In our meeting earlier this year with the president of the African Development Bank, the number one topic on his agenda was remittances. The impact of remittances on the economies of Africa is large. 20 – 30 million African immigrants send approximately $40 Billion USD back to their families and communities every year. Digital payments can help, and in fact are helping, make that process simpler, safer, smarter, and more cost effective. This means more money reaching families back home in Africa who need it most.
At the US-Africa Business Forum today, U.S. President Barack Obama referenced the latest example of Mastercard helping improve the remittance corridor in Africa with the expansion of HomeSend into Ethiopia. Working with the Commercial Bank of Ethiopia, this partnership brings remittance services to more than 100 million people in the East African country and allows people to easily send funds directly to any mobile number in Ethiopia. More importantly, it provides access to a safe and convenient financial solution, bridging the gap for the 78 percent of adults in Ethiopia still excluded from the formal financial sector.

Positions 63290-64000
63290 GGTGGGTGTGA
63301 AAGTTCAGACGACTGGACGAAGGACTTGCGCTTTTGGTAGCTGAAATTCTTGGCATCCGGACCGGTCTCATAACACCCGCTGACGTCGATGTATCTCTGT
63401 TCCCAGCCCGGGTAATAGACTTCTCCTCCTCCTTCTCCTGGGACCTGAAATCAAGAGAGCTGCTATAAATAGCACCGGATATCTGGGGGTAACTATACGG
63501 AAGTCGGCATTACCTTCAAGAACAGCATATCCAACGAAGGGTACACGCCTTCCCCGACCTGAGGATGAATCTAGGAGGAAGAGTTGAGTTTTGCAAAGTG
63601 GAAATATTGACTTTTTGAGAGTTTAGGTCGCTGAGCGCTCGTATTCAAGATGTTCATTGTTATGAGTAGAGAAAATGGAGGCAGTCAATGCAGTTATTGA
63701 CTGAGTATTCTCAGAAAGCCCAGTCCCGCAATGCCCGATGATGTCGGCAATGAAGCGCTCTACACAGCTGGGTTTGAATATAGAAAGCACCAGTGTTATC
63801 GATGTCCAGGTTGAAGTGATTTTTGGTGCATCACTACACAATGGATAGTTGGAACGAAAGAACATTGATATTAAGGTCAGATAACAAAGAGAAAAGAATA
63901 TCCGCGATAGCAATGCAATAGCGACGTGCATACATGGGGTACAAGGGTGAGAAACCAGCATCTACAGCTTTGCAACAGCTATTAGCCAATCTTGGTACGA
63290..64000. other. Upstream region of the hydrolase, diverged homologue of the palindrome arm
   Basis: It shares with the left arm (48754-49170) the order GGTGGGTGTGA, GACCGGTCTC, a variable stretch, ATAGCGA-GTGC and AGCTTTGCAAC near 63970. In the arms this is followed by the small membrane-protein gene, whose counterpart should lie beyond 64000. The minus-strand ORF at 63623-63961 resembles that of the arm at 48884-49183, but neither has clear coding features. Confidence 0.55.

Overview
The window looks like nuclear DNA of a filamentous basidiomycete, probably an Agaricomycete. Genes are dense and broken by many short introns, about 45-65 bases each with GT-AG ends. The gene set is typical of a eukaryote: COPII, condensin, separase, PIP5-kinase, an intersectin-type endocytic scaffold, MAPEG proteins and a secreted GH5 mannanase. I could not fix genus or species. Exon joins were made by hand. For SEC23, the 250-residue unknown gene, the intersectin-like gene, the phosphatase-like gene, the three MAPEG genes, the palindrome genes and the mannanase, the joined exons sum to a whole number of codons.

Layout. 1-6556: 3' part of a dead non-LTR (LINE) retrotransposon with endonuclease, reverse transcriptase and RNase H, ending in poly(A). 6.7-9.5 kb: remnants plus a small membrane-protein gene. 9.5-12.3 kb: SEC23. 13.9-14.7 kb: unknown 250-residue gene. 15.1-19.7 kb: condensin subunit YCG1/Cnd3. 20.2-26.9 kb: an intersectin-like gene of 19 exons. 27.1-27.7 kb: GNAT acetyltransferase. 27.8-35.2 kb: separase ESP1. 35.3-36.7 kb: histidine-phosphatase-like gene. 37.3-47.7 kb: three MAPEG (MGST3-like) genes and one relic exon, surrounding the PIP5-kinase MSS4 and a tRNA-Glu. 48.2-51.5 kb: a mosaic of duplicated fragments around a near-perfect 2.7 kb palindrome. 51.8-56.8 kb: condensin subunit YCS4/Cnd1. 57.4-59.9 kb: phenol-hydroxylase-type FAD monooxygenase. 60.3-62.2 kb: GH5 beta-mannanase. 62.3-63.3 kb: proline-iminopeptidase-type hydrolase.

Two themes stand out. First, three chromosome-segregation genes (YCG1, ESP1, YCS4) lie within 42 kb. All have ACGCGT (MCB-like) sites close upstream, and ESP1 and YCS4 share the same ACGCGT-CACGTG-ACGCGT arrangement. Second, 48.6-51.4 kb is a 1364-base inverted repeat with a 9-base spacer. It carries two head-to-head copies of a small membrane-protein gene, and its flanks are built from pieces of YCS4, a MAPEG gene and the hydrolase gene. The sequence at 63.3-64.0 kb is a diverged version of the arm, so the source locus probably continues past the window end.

But our effort extends well beyond remittances. We know how becoming financially included can transform economies and lives. Families now receive government social payments on a Mastercard prepaid card in South Africa. Women are enrolling and receiving their first form of government issued identification in Nigeria that also includes payment functionality. These programs have the potential to empower people and bring greater security and dignity. In fact, McKinsey just released a new report today that cites the potential to provide access to financial services for 1.6 billion people in emerging economies, more than half of them women.
At Mastercard, we’ve committed to helping connect 500 million people by 2020 and to date have already connected over 200 million through programs and partnerships with governments in Africa and around the world. We have also pledged to bring 40 million micro and small merchants onto our network in the next five years because these are where most of the underserved shop each day.
We are doing all of this in partnership with governments, banks, telcos, the development community and other invested stakeholders, because only together can we create a sustainable impact in real and tangible ways.